UFC 148 will be one of the biggest cards of the year. The event is of course anchored by what some are calling the biggest rematch in UFC history. The first time around, Chael Sonnen came closer to beating Anderson Silva than anyone over the last six years. However, after dominating the middleweight champion for four and a half rounds, Sonnen was forced to tap.

Ever since that first fight a few years ago, Sonnen has turned up the hype and trash talk looking for this day. Stylistically, he is a nightmare for Silva. He is a dominant wrestler with underrated boxing skills. Sonnen is also extremely aggressive and didn’t give Silva time to set his feet the first time out.

Silva may be the greatest fighter in MMA history. He has not lost for over six years, dominating fighters from both the middleweight and light heavyweight divisions. Silva’s striking, Muay Thai, footwork and reflexes are some of the best the sport has ever seen. On top of his dominance on his feet, he is a Brazilian Jiu-Jitsu black belt with slick submissions. His one glaring weakness is his wrestling, and that was exploited to perfection by Sonnen in their last meeting.

While the title fight is a big draw, it is far from the only fight on the card. Two former champions will meet again as Tito Ortiz has a retirement fight against Forrest Griffin to conclude their trilogy. Ivan Menjivar meets Mike Easton in a fight with huge title implications in the bantamweight division. Demian Maia will make his welterweight debut against Dong Hyun Kim. In a fun striking battle, Patrick Cote will match his power punching against Cung Le’s diversified striking attack. And those fights don’t even cover the entire main card.

UFC 148 takes place on Saturday, July 7, at the MGM Grand Garden Arena in Las Vegas. The Facebook preliminary card begins at 7:30 p.m. ET, followed by the rest of the preliminary card airing on FX starting at 8 p.m. ET. The main card airs on pay-per-view starting at 10 p.m. ET.

The MMA Corner panel of Paige Berger, Jake Martin and Richard Wilcoxon break down the entire main card and give their quick picks for the prelims in this edition of the Round Table.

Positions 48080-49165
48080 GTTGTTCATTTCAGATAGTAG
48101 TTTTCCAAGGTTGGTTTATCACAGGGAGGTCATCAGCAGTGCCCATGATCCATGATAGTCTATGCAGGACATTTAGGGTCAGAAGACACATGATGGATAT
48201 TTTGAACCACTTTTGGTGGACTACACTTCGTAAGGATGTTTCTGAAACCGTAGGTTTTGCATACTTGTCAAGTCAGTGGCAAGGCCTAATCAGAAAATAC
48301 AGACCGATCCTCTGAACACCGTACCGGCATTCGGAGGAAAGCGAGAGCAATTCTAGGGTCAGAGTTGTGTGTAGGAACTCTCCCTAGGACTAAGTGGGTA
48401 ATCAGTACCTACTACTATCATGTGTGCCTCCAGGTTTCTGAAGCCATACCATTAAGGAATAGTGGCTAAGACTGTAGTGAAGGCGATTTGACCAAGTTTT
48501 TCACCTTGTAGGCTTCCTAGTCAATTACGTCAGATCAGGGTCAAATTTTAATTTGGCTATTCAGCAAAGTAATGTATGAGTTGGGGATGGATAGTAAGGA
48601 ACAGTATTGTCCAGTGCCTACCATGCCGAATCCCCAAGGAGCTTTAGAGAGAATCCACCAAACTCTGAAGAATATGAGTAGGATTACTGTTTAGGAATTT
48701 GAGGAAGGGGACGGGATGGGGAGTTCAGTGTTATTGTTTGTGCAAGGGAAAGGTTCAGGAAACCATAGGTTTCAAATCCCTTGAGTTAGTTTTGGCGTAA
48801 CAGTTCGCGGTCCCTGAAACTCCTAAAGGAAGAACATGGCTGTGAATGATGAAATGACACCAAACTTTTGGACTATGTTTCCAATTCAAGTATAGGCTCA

BW: Mike Easton (12-1) vs. Ivan Menjivar (24-8)

Martin: If Mike Easton and Ivan Menjivar isn’t a crowd-pleasing fight, then there is a glitch in the Matrix.

Easton (top) (Paul Thatcher/Fight! Magazine)

Both of these bantamweight prospects come 99 m.p.h. with fluid Muay Thai and impressive ground skills.

Easton is riding high after his decision victory against Jared Papazian, while Menjivar is soaring after his thrilling submission victory against John Albert.

This is a difficult fight to pick, but I think Easton’s size and power will allow him to get Menjivar to the ground. That will put him in a position to steal the rounds, and it will lead to a decision victory for him.

Berger: This fight is a big one in the bantamweight division. Many people thought Menjivar may be chosen to face Urijah Faber for the interim title before Renan Barao got the nod. Depending on how long Dominick Cruz is sidelined, the winner may face the Faber vs. Barao winner.

Menjivar has 18 finishes to his credit and is undefeated inside the Octagon since coming over from the WEC. He is coming off of a Submission of the Night victory in his last fight. He trains at the Tristar gym with GSP and other big-name fighters and is equally well-versed in all aspects of the sport.

Menjivar celebrates victory (Jeremy Botter/Heavy MMA)

Easton is another guy training at a great gym—he’s with Cruz at Alliance. He’s a black belt in both BJJ and Taekwondo, so he’s got the skills to end the fight anywhere it goes; however, he has just as many decision victories as he does finishes.

As Jake pointed out, this is a tough one to call. I’ve been incredibly impressed with Menjivar so far, and I’m going to stick by him and say Menjivar by decision.

Wilcoxon: It looks like I get to be the tie breaker. As my colleagues have indicated, this fight is really a toss-up.

Both competitors have advantages and weaknesses that can be exploited. As Jake pointed out, Easton’s biggest advantage is his size. He is a big bantamweight with incredible strength for the division. Menjivar’s biggest advantage is his experience. He not only has competed in over double the fights Easton has in his career, he has faced much better competition than Easton.

Although Menjivar has shown flashes of greatness throughout his career, he has struggled against the next level up the ladder in terms of talent. This fight will tell me more about where Easton fits on that ladder than it does about Menjivar. For now, I will give Easton the benefit of the doubt. I will join Jake in saying Easton uses his size and strength to edge out a decision victory.

FW: Chad Mendes (11-1) vs. Cody McKenzie (13-2)

Berger: I’ve got to be honest when it comes to this match-up and admit that I literally laughed out loud when I first heard about it. At first glance, looking at their records and their records alone, it seems like a valid match-up. That’s about where it ends.

Mendes (Jeremy Botter/Heavy MMA)